Patient Safety Culture "Bundle" for CEOs and Senior Leaders encompasses key concepts of safety science, implementation science, just culture, psychological safety, staff safety/health, patient and family engagement, disruptive behavior, high reliability/resilience, patient safety measurement, frontline leadership, physician leadership, staff engagement, teamwork/communication, and industry-wide standardization/alignment.
Download a one-pager of the Patient Safety Culture Bundle for CEOs/Senior Leaders
Why was this Bundle created? A patient safety culture is difficult to operationalize. Improving safety requires an organizational culture that enables and prioritizes patient safety. The importance of culture change needs to be brought to the forefront, rather than taking a backseat to other safety activities. The National Patient Safety Consortium Education Working Group verified the critical role senior leadership plays in ensuring patient safety is an organizational priority. A Working group of partners, led by the Canadian Patient Safety Institute, Canadian College of Health Leaders (CCHL), HealthCareCAN and the Healthcare Insurance Reciprocal of Canada (HIROC) were brought together to establish a framework and advance this work. How can I use the Patient Safety Culture Bundle? The key components required for a Patient Safety Culture are identified under three pillars
Within each pillar you will find links to valuable tools and resources to help your efforts in establishing and sustaining a patient safety culture.
(coming soon)Are you looking to establish and sustain a culture of safety? We are committed to providing a robust framework to advance a safety culture. The Bundle is a dynamic tool that will be continually updated. We invite you to check back often for more links and resources. We also need your participation and input to ensure the Bundle is current and relevant. Please forward any links or comments to
"Patient safety and healthcare quality are advanced when boards and senior leaders are committed to it and are able to show evidence of that commitment. Missing until now is a concise "how to" guide. The Patient Safety bundle for Leaders fills that gap."
Catherine Gaulton, CEO, HIROC
"Leadership is critical to developing a patient safety culture and building leadership capacity requires a vision of the knowledge, skills and behaviours necessary to achieve this. The Patient Safety Leadership Bundle provides this and will be a practical tool for health leaders across the healthcare continuum to assess their personal capabilities. It will also provide both organizations and the system, as a whole, a checklist for what's missing from our collective leadership education toolkits so that we can strategically respond to these needs. HealthCareCAN is committed to the spread of this tool across the country as part of a cultural shift to safety and a drive towards high-reliability culture."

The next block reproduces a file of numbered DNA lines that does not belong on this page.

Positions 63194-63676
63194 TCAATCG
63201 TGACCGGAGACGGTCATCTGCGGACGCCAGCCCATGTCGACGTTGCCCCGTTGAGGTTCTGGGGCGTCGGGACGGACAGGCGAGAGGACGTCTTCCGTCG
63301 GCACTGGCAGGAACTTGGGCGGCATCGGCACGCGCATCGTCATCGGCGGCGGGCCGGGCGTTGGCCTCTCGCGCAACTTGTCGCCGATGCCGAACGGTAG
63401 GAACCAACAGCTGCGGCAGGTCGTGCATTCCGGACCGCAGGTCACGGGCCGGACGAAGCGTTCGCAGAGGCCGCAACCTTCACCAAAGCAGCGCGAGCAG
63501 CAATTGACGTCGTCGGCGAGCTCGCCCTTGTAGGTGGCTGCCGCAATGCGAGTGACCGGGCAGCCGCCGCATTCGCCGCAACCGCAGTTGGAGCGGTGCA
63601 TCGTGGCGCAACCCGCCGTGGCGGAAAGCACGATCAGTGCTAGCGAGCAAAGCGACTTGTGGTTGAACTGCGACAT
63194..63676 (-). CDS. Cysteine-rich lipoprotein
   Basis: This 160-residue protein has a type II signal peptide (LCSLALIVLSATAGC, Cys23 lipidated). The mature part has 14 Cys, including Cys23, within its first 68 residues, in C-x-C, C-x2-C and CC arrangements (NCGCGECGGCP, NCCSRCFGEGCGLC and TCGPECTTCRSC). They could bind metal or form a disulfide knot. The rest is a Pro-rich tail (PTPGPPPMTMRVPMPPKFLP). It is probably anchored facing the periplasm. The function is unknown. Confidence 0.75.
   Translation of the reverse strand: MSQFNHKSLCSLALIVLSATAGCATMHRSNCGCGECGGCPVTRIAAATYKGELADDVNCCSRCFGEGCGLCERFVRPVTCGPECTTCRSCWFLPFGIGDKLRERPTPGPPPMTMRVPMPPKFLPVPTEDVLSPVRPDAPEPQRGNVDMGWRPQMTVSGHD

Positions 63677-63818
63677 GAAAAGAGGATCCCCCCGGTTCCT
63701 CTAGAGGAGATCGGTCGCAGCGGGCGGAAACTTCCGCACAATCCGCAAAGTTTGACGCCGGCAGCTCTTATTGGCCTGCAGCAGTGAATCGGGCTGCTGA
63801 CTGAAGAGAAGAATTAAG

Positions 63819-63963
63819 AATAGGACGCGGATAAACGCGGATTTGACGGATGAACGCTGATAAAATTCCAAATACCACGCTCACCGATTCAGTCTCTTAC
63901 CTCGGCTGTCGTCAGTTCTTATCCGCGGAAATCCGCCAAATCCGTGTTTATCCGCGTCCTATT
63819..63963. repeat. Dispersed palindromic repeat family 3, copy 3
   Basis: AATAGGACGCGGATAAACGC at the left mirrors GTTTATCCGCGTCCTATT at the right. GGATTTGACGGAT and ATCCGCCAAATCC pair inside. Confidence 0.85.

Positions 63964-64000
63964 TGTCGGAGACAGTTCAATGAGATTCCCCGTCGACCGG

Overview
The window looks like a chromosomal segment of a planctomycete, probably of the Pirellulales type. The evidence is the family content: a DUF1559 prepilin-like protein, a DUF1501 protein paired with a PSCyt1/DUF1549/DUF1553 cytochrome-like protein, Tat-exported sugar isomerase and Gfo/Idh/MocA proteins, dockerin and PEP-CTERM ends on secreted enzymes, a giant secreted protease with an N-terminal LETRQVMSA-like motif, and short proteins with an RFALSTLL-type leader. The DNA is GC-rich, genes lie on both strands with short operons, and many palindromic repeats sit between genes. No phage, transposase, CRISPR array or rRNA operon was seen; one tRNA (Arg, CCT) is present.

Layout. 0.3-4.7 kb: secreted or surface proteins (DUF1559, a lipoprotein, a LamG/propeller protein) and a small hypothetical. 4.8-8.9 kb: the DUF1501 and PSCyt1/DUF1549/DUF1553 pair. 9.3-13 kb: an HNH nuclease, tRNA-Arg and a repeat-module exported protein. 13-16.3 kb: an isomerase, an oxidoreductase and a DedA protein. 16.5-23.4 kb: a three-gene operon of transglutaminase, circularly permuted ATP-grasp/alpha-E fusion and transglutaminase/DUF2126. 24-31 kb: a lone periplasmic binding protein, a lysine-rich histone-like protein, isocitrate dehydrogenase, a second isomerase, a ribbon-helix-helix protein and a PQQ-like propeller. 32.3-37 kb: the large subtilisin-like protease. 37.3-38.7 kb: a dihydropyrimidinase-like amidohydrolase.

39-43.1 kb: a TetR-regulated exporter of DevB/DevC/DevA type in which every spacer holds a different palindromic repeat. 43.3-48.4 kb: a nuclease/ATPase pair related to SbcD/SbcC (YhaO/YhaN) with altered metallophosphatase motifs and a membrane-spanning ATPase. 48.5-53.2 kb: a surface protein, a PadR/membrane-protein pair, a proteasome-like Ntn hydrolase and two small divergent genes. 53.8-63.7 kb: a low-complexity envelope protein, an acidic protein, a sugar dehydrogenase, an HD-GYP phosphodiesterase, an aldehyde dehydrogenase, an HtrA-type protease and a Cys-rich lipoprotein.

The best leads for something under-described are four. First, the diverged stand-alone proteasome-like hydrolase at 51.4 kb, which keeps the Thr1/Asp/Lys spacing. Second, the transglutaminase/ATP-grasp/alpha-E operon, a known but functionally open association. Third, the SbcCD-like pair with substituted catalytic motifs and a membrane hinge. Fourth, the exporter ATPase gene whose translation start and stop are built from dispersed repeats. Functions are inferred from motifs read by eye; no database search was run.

Dale Schierbeck, Vice-President, Learning & Development, HealthCareCAN and Co-Chair, Patient Safety Education for Leaders Working ||A Framework for Establishing a Patient Safety Culture||Patient Safety Culture "Bundle" for CEOs/Senior Leaders What is the Patient Safety Culture "Bundle"? Strengthening a safety||4/4/2019 2:29:25 PM||1152||https://www.patientsafetyinstitute.ca/en/toolsResources||html||True||aspx|
|Five Questions to Ask about your Medications||36619||Patient and Family Resource;Checklists;Toolkits||2/25/2016 8:39:10 PM||
Ask the Right Questions about Your Medications For patients who require multiple medications or who are transitioning between treatments, safety can become a concern. You or your loved one may be at risk of fragmented care, adverse drug reactions, and medication errors. To be an active partner in your health, you need the right information to use your medications safely.
Download CPSI has teamed up with the Institute for Safe Medication Practices Canada, Patients for Patient Safety Canada, the Canadian Pharmacists Association, and the Canadian Society for Hospital Pharmacists to create a list of top questions to help patients and their caregivers have a conversation about medications with their healthcare provider. Use these five questions when you're Attending a doctor's appointment (e.g., family physician or specialist, dentist, optometrist) Interacting with a community pharmacist Leaving the hospital to go home Visited by home care services
Are you a provider? Please share this valuable resource with your patients! Visit ISMP Canada for additional resources and endorsements Click here for Additional resources Click here to endorse and add your organizations logo For more information, contact
firstname.lastname@example.org.||Five Questions to Ask about your Medications ||Ask the Right Questions about Your Medications For patients who require multiple medications or who are transitioning between treatments, safety can||4/5/2017 7:26:26 PM||2171||https://www.patientsafetyinstitute.ca/en/toolsResources||html||True||aspx|